In other testing, in which infectious material-filled condoms are merely suspended in liquid, there’s no pressure except from the material, so it’s meaningless as a useful procedure.
Statement: “The relevance of these results to (skin) condoms in actual use isn’t known. For example, lab studies typically use viruses suspended in blood serum or tissue culture media, not real semen. Semen has greater surface tension – it forms a glob – so any suspended material may have a harder time migrating outward.”
Rebuttal: As we’ve already pointed out, water has surface tensions, too, but that doesn’t mean something suspended in water can’t get through. Most school children have done experiments on osmosis with sugar, water and some sort of membrane in which the water doesn’t pass through but the sugar does. In addition, the use of blood serum or tissue culture instead of semen skews the results in several possible ways. Blood serum has surface tension; it also has pathogen-fighting substances, and who knows that it hasn’t killed out the viruses? That’s why they don’t show up. Tissue culture contains cells into which the viruses can inject themselves; so, naturally, they won’t come through the pores of the latex if the cells are too large (which, in all likelihood, they are).
Statement: “Scientists also gauge the condom’s effectiveness from its performance as a contraceptive.”
Rebuttal: This is totally meaningless. A woman can get pregnant only during her fertile time, perhaps 24-48 hours a month, but a person can get a sexually-transmitted disease any time – any time he or she comes in contact with it.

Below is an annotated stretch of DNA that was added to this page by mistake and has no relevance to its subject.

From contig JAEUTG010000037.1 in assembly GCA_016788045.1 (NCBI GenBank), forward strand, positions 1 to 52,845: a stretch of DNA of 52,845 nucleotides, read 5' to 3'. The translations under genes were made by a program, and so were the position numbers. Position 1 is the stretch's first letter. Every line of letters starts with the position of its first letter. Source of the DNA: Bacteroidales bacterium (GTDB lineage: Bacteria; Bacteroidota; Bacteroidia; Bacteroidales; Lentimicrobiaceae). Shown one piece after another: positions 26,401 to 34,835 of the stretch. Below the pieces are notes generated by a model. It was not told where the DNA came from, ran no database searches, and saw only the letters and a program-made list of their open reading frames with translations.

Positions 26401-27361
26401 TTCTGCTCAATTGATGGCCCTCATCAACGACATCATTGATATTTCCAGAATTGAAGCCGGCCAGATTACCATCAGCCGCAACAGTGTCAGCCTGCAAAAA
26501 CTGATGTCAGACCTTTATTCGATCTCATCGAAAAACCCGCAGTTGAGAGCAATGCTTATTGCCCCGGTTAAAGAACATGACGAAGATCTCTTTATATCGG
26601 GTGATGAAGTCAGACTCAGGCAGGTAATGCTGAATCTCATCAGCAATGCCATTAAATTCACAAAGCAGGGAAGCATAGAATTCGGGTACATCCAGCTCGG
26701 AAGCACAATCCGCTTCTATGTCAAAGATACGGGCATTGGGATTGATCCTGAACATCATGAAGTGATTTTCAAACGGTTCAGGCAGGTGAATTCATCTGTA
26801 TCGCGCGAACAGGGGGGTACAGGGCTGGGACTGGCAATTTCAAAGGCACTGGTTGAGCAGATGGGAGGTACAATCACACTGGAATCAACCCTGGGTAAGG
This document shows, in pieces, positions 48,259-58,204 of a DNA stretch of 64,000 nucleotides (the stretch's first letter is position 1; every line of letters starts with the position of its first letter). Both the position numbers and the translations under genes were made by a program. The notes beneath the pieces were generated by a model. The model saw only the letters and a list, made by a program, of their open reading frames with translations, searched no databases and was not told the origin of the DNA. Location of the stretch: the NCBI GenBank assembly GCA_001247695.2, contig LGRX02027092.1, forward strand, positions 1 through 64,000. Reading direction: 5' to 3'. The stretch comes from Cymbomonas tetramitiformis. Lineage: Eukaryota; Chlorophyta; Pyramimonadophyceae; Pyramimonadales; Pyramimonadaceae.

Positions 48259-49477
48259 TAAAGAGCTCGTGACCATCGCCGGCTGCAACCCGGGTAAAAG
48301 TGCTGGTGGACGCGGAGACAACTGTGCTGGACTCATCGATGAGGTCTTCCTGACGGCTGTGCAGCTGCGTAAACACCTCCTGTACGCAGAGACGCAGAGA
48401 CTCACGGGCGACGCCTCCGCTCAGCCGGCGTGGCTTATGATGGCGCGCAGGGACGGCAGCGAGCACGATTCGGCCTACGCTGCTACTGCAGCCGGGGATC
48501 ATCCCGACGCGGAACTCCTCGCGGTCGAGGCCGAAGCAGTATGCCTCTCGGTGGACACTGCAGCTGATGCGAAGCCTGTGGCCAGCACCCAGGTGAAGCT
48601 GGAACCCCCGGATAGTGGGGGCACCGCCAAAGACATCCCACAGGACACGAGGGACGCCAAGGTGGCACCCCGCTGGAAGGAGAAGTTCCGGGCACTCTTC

Statement: (In condom testing) “… the agents run a standard water test – filling condoms with about 10 ounces of water – to spot pinholes.”
Rebuttal: We’ve already explained why water tests don’t prove that a virus can’t pass through. Furthermore, we doubt very much that 10 ounces of water would be sufficient for stretching a condom to its in-use size.
There are some other points on which we could comment, such as “Condom packets should be opened gently to avoid damaging its contents.” (This is a product that’s supposed to be tough enough to protect you against a deadly disease but you have to open the package gently?) However, we feel that we’ve covered the subject adequately enough to make any reasonably intelligent person horrified over just how little the researchers and the health authorities know about condoms. We wonder how many tens of thousands of people have contracted incurable viral STDs because of the misleading claims, mistaken concepts, and flawed testing
The risk of condom failure in anal intercourse is so high that the practice should be avoided entirely, with condoms or without.
The day of the condom is over. Religious leaders should no longer feel they have to accept its use in spite of their moral attitudes. They no longer have to feel they are placing anyone in danger by disapproving of the product. Quite the opposite, in fact. Now, school officials can, in good conscience, throw out AIDS educators who persist in promoting condom use as a preventative measure. It is finished.
It may require efforts by ordinary people, however, to see that the news gets out.
The author lives in Kansas City, Missouri, U.S.A., and is the Director of Population Renewal Office.